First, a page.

This second thyratron is destined to produce the discharge of the capacitors 78 to 81, which discharge causes energization of the high power laser tubes 40 and 41. Since the two pulses are separated by a constant and predetermined time interval, it will suffice to position the low power laser 59 and the cell 60 in such manner that the detector beam will be intercepted by the row of loops prior to the loops arriving quite on the top of the wedge 51 (FIG. 14), i.e., at the place where they are to be cut by the high power laser, so that the period of time required by the loops to arrive at the peak of the wedge 51 corresponds to the time delay between the two pulses furnished by the .generator 90. If this condition is fulfilled, the power lasers 40 and 41 are energized each time when a row of loops arrives at the peak of the wedge 51.
It will be understood that the three described forms of embodiments have been described and illustrated by way of example only and the invention is not limited to the precise method and form of apparatus shown, but that various modifications can be effected without departingfrom the scope of the invention which is defined in the appended claims.
1. Apparatus for cutting loops placed on a support for producing hooks therefrom, the loops to be cut having two having two leg portions and being regularly disposed on the support in successively arranged and equally spaced rows, which apparatus comprises a carrier surface bearing said support with said loops fixed thereto, driving means for tensioning and advancing said support on said carrier on said carrier surface, a detector unit arranged to locate the passage of each of said rows of loops at a predetermined point, a power laser adapted to be energized by said detector unit to emit a laser beam for cutting said loops of one row when said row passes said predetermined point.
2. Apparatus according to claim 1, in which said detector unit comprises an emitter for emitting a concentrated luminous beam, and a photoelectric cell for the control of the power laser emission.
3. Apparatus according to claim 2, in which said emitter of the detector unit is a low power laser.
4. Apparatus according to claim 3, in which said low power laser is an argon or a neon laser.
5. Apparatus according to claim 1, in which the high power cutting laser is a pulse emitting carbonic acid gas laser or a carbonic acid gas, neon and helium laser.
6. Apparatus according to claim 1, in which said power laser comprises two laser tubes operating in coincidence arrangement, a total reflexion mirror being placed at one end of one of the two tubes.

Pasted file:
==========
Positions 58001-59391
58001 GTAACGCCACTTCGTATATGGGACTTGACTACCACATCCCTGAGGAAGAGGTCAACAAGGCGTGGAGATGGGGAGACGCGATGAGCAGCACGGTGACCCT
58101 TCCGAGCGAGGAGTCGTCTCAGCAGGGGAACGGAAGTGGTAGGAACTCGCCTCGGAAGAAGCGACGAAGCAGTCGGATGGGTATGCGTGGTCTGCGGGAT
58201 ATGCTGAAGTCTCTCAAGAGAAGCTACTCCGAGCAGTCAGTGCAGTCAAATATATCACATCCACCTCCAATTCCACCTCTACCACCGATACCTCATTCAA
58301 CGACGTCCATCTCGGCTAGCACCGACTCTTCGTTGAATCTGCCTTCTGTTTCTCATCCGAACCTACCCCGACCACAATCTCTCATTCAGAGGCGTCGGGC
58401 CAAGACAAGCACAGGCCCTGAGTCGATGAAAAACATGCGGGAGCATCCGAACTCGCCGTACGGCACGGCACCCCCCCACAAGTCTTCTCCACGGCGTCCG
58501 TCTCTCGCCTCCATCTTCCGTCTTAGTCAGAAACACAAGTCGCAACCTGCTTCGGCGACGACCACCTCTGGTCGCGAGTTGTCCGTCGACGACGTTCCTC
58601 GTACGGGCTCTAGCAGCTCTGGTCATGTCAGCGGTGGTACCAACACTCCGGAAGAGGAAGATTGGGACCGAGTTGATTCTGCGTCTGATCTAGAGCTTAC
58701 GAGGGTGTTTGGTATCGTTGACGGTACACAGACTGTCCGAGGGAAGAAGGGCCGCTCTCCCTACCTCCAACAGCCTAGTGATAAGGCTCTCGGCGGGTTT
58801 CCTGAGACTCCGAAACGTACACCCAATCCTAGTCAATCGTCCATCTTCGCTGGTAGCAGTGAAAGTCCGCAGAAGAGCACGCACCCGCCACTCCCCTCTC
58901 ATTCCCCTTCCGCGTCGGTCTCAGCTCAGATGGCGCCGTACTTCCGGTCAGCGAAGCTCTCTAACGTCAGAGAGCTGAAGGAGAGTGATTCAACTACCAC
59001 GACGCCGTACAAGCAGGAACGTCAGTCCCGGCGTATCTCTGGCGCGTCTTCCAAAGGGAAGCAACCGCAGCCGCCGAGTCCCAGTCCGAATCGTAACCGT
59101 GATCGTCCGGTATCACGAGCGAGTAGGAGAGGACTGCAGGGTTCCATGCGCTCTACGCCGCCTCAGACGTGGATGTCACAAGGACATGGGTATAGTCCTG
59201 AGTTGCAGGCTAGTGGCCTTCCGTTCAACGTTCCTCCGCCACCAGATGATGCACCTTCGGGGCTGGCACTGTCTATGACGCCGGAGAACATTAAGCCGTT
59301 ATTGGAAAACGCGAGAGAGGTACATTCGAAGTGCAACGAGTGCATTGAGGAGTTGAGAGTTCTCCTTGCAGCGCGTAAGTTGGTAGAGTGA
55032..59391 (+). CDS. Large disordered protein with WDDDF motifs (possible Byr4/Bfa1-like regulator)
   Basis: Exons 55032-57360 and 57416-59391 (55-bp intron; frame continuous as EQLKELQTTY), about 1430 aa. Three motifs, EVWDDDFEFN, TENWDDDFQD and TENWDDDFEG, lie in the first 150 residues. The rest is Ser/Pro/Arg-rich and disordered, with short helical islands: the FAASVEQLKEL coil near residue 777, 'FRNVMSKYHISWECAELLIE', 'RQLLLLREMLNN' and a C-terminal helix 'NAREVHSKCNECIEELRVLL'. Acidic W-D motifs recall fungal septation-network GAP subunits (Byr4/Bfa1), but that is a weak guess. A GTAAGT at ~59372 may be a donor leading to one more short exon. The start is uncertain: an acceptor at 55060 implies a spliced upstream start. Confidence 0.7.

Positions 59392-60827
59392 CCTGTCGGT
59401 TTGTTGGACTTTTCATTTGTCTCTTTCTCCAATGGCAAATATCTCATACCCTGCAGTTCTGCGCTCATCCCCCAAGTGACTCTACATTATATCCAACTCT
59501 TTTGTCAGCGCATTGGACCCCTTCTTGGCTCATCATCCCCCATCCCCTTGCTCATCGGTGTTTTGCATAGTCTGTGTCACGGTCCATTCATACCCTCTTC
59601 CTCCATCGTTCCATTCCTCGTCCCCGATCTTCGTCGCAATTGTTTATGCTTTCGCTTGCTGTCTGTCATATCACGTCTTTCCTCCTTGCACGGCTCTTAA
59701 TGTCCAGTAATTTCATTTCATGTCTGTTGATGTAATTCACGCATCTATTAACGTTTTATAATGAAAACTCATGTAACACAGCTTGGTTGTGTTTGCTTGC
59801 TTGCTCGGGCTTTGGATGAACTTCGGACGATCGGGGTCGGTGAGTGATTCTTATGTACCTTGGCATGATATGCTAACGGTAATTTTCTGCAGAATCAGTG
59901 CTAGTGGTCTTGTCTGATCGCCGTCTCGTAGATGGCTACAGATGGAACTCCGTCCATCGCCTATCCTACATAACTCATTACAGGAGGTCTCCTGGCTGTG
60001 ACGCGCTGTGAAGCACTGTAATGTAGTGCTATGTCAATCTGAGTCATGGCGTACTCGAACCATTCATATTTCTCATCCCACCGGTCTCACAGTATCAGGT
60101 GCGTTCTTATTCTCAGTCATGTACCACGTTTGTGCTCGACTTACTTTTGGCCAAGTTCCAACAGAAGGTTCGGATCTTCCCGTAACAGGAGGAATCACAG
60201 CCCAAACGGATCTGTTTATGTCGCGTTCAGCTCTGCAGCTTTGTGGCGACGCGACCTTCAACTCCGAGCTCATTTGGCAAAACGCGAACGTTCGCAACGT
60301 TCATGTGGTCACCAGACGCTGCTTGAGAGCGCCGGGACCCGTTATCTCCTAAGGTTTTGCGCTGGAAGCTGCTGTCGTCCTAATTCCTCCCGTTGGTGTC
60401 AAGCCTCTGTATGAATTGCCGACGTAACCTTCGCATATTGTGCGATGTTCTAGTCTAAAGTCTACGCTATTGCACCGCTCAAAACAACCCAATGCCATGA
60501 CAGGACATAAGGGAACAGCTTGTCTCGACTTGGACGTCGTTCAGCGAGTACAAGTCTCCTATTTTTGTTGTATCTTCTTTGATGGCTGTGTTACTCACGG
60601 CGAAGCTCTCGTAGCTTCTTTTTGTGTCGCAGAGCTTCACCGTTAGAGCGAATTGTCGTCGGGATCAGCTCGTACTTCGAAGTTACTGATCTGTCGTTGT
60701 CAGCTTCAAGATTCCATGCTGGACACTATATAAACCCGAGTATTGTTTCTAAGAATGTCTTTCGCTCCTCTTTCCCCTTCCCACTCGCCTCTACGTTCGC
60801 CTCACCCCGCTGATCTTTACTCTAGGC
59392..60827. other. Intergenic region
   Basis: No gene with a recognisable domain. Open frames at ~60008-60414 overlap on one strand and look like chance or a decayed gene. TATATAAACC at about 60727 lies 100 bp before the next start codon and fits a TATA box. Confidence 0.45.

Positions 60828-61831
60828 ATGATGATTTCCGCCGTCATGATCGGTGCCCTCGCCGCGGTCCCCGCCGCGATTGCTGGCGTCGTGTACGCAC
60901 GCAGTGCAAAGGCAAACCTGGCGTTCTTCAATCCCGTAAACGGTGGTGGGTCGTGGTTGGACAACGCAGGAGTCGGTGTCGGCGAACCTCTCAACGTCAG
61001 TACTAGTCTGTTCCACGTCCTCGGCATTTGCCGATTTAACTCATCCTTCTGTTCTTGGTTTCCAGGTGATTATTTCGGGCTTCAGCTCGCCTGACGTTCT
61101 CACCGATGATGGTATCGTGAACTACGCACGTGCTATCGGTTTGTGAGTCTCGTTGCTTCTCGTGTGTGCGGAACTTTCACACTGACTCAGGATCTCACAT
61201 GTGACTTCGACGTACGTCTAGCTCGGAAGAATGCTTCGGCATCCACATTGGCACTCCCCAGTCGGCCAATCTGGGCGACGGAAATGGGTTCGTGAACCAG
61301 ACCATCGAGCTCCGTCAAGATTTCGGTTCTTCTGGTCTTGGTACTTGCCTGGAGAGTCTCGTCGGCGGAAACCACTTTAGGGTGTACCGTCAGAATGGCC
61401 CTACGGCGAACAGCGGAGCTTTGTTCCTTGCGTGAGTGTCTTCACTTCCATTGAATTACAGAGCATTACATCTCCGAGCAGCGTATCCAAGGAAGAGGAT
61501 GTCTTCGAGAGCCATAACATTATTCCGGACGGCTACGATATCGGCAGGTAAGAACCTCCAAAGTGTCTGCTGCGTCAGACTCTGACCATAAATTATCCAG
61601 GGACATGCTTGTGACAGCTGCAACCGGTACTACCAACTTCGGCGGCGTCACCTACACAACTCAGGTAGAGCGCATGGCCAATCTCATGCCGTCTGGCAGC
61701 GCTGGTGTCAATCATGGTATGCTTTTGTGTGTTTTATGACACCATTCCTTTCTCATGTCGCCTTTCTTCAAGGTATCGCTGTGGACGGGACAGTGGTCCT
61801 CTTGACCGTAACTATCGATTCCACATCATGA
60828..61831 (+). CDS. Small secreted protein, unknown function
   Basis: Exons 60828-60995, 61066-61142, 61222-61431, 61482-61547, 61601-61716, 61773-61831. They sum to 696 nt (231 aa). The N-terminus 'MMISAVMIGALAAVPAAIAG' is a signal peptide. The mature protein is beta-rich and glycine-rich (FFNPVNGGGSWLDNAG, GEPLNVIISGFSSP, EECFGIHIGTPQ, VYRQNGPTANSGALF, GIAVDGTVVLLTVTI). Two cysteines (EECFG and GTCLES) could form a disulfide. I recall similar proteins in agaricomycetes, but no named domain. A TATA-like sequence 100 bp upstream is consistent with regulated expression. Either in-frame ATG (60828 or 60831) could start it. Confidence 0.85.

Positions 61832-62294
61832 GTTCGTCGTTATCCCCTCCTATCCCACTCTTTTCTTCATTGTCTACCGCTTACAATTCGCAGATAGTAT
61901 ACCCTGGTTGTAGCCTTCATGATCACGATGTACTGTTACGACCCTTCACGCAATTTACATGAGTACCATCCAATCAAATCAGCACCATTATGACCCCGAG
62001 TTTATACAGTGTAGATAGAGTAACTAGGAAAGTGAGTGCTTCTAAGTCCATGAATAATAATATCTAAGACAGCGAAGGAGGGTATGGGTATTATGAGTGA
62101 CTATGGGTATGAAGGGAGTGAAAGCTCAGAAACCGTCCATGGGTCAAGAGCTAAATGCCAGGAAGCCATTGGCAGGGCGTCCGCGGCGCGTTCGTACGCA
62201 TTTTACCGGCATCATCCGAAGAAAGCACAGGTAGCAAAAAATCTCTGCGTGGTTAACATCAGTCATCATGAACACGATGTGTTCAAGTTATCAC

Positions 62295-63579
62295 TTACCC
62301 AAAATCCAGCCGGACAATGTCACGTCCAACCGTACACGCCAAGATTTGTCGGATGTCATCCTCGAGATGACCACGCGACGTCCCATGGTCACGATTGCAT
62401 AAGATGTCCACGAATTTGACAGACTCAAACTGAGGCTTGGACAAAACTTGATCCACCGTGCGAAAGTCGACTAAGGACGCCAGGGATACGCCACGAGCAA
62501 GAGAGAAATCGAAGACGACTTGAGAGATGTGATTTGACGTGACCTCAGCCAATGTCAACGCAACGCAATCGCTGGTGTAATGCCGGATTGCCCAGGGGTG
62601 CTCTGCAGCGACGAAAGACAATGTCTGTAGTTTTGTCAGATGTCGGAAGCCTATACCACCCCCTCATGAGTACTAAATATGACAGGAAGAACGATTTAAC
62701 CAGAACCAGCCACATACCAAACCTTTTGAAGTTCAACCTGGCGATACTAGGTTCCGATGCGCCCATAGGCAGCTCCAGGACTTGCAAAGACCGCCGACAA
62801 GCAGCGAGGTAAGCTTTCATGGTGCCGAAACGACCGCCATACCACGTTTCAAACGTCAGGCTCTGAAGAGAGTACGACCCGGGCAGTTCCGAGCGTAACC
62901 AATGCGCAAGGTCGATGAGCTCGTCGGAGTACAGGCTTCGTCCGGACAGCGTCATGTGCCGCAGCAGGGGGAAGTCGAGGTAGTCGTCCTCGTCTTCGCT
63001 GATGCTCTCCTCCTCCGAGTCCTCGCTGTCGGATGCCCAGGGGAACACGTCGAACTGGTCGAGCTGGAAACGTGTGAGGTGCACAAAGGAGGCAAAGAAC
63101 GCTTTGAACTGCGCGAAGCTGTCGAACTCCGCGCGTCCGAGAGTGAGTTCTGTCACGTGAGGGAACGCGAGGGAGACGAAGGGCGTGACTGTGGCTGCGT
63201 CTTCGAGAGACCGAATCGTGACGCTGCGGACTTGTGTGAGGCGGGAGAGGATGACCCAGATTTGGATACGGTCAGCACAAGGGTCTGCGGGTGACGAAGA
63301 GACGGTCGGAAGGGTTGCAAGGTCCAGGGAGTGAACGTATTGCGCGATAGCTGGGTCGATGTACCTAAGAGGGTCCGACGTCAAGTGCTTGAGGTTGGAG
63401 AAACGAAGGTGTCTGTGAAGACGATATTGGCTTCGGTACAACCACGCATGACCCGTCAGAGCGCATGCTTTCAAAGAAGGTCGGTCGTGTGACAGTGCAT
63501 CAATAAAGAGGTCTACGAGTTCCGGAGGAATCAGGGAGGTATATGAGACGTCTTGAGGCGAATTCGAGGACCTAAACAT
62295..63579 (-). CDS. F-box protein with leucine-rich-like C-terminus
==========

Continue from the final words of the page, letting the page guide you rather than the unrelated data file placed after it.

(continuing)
7. Apparatus according to claim 2, in which said photoelectric cell is connected to a relay controlling said power laser when or after the luminous beam of the detector unit has been interrupted by the loops of one row of loops.
8. Apparatus according to claim 7 in which the carrier surface of said support is formed by a member the contour of which forms a peak, so that only the loops of one row destined to be cut successively travel across the path of the high power laser beam.
9. Apparatus according to claim 8, in which the high power laser beam is rendered divergent by means of an anamorphotic, the divergent beam being subdivided by means of a mask into several beams imping each on one leg portion of at least one loop.
10. Apparatus according to claim 8, in which said carrier surface of the support is a drumof small diameter.
11. Apparatus according to claim 8, in which said carrier surface is a wedge over which said support is caused to travel.
12. Apparatus according to claim 7 in which said relay controls the emission of the power laser by the intermediary of a pulse generator.
13. Apparatus according to claim 12, in which said high power laser is supplied on the one hand from a preionization source and on the other hand by voltage pulses from previously charged capacitors, the pulse generator being arranged to periodically control the charging of the capacitors and their discharge across the laser as a function of the signal furnished by the relay which is connected to the photoelectric cell.
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|U.S. Classification||219/121.67, 219/121.25, 264/163, 219/121.18, 219/121.62, 28/161, 219/121.73, 219/121.34, 264/154|
|International Classification||A44B18/00, D06C13/08, D06C13/00|
|Cooperative Classification||D06C13/08, A44B18/0026|
|European Classification||A44B18/00D2, D06C13/08|